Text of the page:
A River Changes Course is a 2013 documentary by Kalyanee Mam. The film explores the damage rapid development has wrought in her native Cambodia on both a human and environmental level. The film premiered at the 2013 Sundance Film Festival on January 21, 2013 and won the Grand Jury Prize for World Documentary. The film also received the Golden Gate Award for Best Documentary Feature at the 2013 San Francisco International Film Festival.
"We've worked so hard on this land," says Sav Samourn. "And now they've come to destroy it all. Sooner or later it will all be gone." In her directorial debut, award-winning filmmaker Kalyanee Mam travels to her native homeland to capture the stories of three young Cambodians struggling to maintain their traditional way of life while the modern world closes in around them. Deep in the jungle, Sav Samourn struggles as large companies encroach and "progress" claims the life-giving forests. She discovers there's little room for wild animals, ghosts - and the home she has always known. In a fishing hamlet, Sari Math must quit school to help support his family. But as the fish catch dwindles, Sari and his family find their livelihood threatened. In a village, Khieu Mok must leave to seek work in a Phnom Penh factory to help pay her family's debts. But city life proves no better, and Khieu struggles between her need to send money home and her duty to be with her loved ones. From Cambodia's forests to its rivers, from its idyllic rice fields to the capital's pulsing heart, forces of radical change are transforming the landscape of the country - and the dreams of its people.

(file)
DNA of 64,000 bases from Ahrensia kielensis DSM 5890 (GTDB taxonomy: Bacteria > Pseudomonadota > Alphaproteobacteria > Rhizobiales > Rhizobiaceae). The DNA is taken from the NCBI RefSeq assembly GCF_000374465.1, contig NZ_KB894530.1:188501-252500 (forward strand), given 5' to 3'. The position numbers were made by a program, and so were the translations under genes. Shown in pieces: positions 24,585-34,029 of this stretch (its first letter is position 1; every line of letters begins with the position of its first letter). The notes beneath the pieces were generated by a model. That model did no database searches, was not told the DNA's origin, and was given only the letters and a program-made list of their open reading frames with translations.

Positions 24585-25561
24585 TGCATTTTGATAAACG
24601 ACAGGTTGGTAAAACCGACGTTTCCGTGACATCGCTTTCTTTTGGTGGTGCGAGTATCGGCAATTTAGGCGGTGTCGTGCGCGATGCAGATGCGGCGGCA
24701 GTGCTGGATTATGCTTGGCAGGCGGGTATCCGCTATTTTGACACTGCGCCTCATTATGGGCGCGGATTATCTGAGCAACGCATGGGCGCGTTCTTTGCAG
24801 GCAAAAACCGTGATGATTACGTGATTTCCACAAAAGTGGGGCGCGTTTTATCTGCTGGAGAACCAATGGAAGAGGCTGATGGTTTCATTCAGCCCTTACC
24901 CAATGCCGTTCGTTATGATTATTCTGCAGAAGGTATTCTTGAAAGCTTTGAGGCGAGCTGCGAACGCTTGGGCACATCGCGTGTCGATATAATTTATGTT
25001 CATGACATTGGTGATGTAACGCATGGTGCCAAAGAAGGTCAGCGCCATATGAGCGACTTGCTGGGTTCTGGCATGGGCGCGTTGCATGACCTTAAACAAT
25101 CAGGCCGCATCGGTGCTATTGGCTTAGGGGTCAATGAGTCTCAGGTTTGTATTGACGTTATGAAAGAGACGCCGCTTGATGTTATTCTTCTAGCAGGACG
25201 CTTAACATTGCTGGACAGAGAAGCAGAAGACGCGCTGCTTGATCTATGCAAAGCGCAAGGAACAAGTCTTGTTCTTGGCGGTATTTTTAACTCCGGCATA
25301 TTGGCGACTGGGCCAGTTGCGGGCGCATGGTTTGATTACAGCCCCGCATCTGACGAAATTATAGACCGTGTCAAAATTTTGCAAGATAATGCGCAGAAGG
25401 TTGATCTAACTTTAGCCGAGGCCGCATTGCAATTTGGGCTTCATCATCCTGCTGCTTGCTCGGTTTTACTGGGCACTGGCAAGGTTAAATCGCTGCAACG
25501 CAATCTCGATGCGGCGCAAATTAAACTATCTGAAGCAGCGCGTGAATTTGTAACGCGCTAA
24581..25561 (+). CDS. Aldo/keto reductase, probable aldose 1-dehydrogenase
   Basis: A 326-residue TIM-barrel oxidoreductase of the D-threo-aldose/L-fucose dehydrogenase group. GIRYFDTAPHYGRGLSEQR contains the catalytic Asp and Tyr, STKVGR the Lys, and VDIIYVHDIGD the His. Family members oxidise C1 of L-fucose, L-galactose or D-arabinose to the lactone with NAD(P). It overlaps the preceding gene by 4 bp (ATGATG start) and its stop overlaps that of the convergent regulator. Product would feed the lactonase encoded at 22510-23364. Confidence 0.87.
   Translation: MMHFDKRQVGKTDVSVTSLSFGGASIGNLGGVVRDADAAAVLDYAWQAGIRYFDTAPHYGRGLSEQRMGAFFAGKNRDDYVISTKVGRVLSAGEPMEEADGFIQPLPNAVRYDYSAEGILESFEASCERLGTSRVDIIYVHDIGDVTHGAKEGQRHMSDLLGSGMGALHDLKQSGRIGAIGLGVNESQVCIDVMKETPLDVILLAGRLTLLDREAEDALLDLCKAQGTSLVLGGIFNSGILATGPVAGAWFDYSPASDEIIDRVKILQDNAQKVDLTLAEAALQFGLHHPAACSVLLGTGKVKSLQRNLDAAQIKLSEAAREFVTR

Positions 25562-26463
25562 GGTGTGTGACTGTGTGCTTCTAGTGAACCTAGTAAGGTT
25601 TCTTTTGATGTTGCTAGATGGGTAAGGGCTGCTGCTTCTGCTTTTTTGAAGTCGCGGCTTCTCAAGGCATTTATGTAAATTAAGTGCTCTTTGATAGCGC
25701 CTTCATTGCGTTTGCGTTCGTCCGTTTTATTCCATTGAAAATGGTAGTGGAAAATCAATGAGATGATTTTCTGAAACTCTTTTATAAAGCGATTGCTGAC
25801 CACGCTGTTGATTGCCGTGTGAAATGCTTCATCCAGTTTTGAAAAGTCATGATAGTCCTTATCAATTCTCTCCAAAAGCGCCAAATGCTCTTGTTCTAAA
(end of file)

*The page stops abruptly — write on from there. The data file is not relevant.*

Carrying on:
The film’s original Khmer title, Kbang Tik Tonle, is a term that describes the traditional practice of dipping one’s hands into the water and drinking the water with both hands. This single act connects the Cambodian people to the water, to nature, and ultimately to life.